4. How do I know if a therapist is a good fit for me? I believe the therapeutic relationship formed between client and therapist is the most important factor for healing to occur and I often encourage clients or potential clients to consider their level of safety and comfort in session. This can be especially true for BIPOC and anyone who has experienced caregiver or medical manipulation/ trauma. Typically, therapists will schedule a 10-15 minute phone consultation with you to give you an opportunity to ask any questions or to give them the opportunity to assess whether they believe they would be a good fit for you. Here are some questions you can ask your potential therapist:


  1. Have you worked with clients like me before?

  2. What is your professional experience?

  3. How will we measure progress and establish treatment goals?

  4. Have you been in therapy before?

  5. What is your therapy style/ what techniques do you use?

  6. How can I let you know if something isn't working for me?

  7. What cultural competence or anti-racism trainings have you taken and what personal work have you done? Tell me your thoughts on BLM, white supremacy, and Stop Asian Hate.

  8. Do you work with other professionals (such as other therapists, psychiatrists, medical doctors, etc.)?

  9. What does the first therapy session with you look like?

  10. What will we do if I feel stuck in therapy?

You may be looking for a specific type of therapy or wanting to work on a specific issue. If so, you can filter your searches to match those categories. If a therapist doesn't think their identity, specialty, or clinical skills would be beneficial to you ask them for referrals or recommendations of specific types of therapy or techniques to look for as you continue your search.


What if your therapist seemed like a good fit at first but you're not so sure a few sessions in? If something has happened in sessions to make you feel uncomfortable, uneasy, offended, dismissed, or like you're not being helped in the way you expected have a conversation with your therapist about it. If your issues still aren't resolved you can break up with your therapist. As a client, you have the right to end treatment at any time.

5. How do I pay for therapy?

There are a lot of ways you can pay for therapy. You can be a self-paying client, which means you pay for therapy on your own. If you are able to afford a therapist's full rate then pay it! Therapists work really hard to receive and maintain their licenses. If you are not able to afford a therapist's full rate, many of them will offer what's called a "sliding scale." This means they will take on a limited number of clients at a reduced rate. Many communities also have clinics that offer low-cost services (these are often associated with universities).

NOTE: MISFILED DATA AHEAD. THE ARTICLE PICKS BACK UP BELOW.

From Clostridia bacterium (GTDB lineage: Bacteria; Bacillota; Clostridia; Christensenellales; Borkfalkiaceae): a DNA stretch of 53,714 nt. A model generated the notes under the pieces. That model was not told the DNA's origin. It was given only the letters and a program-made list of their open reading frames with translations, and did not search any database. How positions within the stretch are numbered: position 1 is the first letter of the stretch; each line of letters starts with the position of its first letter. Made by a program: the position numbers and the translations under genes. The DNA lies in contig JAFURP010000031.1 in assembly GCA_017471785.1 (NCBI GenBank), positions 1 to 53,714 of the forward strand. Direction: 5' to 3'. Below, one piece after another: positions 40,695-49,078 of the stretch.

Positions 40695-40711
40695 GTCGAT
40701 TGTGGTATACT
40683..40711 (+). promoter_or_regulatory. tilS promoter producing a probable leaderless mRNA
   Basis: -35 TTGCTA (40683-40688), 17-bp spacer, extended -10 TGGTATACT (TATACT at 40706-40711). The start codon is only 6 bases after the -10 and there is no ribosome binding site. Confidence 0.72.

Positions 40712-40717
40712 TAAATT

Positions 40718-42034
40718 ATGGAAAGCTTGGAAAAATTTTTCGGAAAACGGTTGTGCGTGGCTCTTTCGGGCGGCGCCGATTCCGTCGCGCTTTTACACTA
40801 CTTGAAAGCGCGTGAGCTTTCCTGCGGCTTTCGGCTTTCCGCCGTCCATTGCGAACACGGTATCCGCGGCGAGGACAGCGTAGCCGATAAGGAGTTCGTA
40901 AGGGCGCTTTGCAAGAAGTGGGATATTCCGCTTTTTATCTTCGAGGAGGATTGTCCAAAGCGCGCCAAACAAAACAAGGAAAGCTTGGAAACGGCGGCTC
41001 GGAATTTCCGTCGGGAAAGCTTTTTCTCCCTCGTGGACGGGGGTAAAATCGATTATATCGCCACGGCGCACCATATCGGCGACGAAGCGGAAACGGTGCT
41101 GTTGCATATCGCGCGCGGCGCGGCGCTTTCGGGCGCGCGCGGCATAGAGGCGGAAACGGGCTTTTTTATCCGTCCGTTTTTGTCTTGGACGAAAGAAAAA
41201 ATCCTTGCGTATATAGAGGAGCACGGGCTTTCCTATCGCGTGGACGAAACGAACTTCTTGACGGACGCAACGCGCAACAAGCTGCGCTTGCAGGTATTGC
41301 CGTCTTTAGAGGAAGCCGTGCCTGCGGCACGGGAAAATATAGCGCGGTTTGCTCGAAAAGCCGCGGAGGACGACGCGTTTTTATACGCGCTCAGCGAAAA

You can use your insurance benefits to pay for therapy. Your individual plan and deductible will determine your copay. It's always best to call your insurance company and verify your mental health benefits. An important thing to know when you using insurance is that your insurance company will have access to your treatment file which includes your diagnosis, treatment plan, and session notes. If your therapist is out-of-network with your insurance, you can request individual receipts or a superbill (usually a monthly summary) of your sessions to submit to insurance on your own for potential out-of-network reimbursement.


If your employer offers an EAP (Employee Assistance Program) you may have a limited number of sessions covered for you. If your therapist is contracted with your specific EAP, they can bill your EAP directly. If they are not contracted with your specific EAP, they can provide you with receipts or a superbill for you to submit to your employer for reimbursement. If you are a university student, a limited number of counseling sessions may already be built into your annual tuition or your university may offer reduced-fee counseling on campus. Check with your advisor.

6. How do I schedule a session and what does the first session look like? Most likely, you'll be able to call or email your therapist to schedule an initial session. Use the contact information listed on their website or directory. You should be briefed on the length of the session, cost of the session, and location of the session before you hang up the phone. You will likely be emailed a link to complete intake paperwork online prior to your first session. This paperwork is important because it helps your therapist get to know you a little bit prior to meeting so they can tailor the initial session more to your needs. Your therapist will likely spend the duration of that session asking you questions to get to know you better, understand your symptoms and family background, and help you solidify treatment goals.


Side note: Most movie and TV portrayals of therapy are wildly inaccurate. The majority of us are not "doctors," while we will ask about your childhood we probably won't say things like, "Tell me about your mother...," and while we may have couches in our offices we won't expect you to lie down on them (although you're totally welcome to if you want).


Now that you know what to do, what are you waiting for?! Get out there and start getting therapized (self-disclosure: I did not think this was a real word until right now when I Googled it). Have additional questions? Drop them in the comments below or hit me on Insta @kaylaisatherapist


If you're interested in starting therapy services with me, shoot me an email at kwhite@wefixbrains.com or text/ call me at 469.305.1179 to schedule a free 15-minute consultation.